Although there are many reasons why people can tell you to buy a home, the decision to buy or rent a home depends on your personal situation; that you are, where you are, your career, your financial goals and how you want to spend your time. There is a prevailing thought that everybody should buy their own home. But research shows there are times and circumstances when renting might be a better idea.
Do you have the time?
There is no such thing as a sure thing in any investment. Usually what makes real estate a better risk than some investments is time. The longer you commit to a property, the better your chances of seeing its value appreciate.
If it is likely in any way that you will move, change jobs or stay in the house for a short period of time, less than 10 years, buying may not be a good idea. Letting go of a property before it has appreciated enough to cover the costs and commissions is not fun and if you bought with less than a 10% down payment, it could be costly. Fees and closing costs can wipe out appreciation gains, if there were any. If the purchase was made with an even smaller down payment, chances are you'll come out at a substantial loss.
Will you like the neighborhood?
If you are new to West Columbia, research suggests you take ample time to get to know the area before investing money in a house and its neighborhood. If you are relocating to a place you hardly know, spend a year in an apartment in West Columbia until you're certain where and how you want to live and that you are going to stay at your job.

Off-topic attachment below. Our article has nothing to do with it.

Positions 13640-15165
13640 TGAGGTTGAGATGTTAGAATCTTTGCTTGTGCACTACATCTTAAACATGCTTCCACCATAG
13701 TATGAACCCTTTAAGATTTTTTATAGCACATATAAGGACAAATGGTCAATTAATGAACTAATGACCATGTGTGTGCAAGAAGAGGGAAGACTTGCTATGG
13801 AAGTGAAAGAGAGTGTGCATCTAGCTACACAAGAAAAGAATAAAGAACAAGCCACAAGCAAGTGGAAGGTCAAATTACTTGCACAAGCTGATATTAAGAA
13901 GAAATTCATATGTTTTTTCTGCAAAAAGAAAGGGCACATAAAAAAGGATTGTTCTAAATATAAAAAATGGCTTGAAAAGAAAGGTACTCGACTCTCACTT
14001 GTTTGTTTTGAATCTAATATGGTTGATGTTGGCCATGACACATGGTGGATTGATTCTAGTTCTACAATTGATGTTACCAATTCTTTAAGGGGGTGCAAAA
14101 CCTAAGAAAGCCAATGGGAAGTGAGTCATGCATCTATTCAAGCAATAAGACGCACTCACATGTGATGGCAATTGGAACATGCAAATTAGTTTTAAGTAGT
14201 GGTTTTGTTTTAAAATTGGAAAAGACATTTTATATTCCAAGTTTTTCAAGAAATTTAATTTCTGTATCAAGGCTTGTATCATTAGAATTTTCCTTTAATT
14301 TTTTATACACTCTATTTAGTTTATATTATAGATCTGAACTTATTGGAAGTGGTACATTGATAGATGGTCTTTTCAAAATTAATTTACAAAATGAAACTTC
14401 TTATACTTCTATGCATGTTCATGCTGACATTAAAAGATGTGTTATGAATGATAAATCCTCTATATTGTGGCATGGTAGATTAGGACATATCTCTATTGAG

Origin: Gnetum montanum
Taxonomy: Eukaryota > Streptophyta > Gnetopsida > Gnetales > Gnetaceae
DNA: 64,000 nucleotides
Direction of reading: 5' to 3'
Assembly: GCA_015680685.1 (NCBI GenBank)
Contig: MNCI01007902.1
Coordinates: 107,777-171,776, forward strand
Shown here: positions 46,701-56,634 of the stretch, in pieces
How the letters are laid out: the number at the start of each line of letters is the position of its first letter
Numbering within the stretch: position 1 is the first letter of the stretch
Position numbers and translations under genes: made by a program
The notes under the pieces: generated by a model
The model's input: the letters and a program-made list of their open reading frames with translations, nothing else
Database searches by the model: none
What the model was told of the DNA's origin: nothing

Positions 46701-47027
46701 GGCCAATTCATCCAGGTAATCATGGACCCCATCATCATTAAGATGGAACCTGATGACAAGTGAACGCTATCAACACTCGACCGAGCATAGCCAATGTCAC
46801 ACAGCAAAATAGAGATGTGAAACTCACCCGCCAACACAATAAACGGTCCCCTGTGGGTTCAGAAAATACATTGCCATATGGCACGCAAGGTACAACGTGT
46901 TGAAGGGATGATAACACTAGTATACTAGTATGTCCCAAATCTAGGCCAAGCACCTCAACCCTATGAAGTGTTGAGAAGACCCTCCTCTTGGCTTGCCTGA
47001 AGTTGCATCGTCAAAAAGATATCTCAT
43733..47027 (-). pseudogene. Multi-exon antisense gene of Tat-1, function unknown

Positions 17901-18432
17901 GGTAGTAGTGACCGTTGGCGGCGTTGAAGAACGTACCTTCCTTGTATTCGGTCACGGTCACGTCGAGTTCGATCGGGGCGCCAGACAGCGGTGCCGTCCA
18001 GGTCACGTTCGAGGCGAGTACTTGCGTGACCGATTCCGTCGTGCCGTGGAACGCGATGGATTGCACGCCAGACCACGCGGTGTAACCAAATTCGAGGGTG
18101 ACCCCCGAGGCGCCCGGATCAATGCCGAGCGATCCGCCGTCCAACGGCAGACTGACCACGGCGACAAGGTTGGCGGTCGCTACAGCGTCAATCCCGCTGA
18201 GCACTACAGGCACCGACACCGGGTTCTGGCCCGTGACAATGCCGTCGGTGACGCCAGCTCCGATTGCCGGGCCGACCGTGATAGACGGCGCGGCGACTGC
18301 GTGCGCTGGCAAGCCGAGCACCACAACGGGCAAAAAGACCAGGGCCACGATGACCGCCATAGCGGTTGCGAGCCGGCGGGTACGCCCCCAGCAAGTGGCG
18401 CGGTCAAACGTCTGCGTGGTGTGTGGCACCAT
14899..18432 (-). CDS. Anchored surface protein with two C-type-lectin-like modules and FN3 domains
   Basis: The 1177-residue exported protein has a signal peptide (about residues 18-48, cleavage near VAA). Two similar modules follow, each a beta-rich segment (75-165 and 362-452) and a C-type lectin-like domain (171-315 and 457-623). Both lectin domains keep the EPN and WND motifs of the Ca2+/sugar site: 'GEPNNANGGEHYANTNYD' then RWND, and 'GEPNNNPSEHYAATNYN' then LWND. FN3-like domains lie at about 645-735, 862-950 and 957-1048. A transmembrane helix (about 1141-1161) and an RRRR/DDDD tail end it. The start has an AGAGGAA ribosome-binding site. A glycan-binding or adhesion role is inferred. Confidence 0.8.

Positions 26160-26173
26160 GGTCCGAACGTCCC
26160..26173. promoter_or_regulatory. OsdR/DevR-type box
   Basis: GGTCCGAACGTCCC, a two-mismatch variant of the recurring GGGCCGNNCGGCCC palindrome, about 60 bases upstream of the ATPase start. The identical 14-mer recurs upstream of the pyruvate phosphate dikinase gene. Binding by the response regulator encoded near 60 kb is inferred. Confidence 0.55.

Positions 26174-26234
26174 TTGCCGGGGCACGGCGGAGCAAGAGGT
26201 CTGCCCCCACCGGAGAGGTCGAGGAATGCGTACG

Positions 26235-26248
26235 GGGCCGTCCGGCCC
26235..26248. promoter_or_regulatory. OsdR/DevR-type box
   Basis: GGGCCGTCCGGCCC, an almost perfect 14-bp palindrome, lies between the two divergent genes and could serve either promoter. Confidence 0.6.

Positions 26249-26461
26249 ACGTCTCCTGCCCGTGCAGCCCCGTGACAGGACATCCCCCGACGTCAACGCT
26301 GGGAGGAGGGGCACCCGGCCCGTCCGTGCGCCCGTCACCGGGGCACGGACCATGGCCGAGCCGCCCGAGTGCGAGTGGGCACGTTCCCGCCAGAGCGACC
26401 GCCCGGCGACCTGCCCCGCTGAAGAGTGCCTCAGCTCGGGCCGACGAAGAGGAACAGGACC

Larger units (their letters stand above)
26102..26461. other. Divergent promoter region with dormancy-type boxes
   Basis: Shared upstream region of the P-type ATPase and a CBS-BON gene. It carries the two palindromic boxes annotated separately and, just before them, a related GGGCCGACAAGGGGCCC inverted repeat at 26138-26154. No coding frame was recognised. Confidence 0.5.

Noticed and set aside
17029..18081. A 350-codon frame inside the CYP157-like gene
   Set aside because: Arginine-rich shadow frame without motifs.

Will you be happy giving up the freedom?
Initially renting is less financial pressure than buying. Paying a first and last deposit doesn't compare to the big chunk of change required for a down payment on a house. If you do have enough savings for the down payment, you could invest it elsewhere and hope for significant capital gains. Imagine if you'd invested a typical down payment amount in the stock market ten years ago.
Renting gives you the freedom of time as well, with no yard or home maintenance projects. Natural and other disasters make renting a lower risk.
Even though rents tend to increase by 3% per year, unexpected maintenance costs or sudden property tax hikes will not affect you as a renter.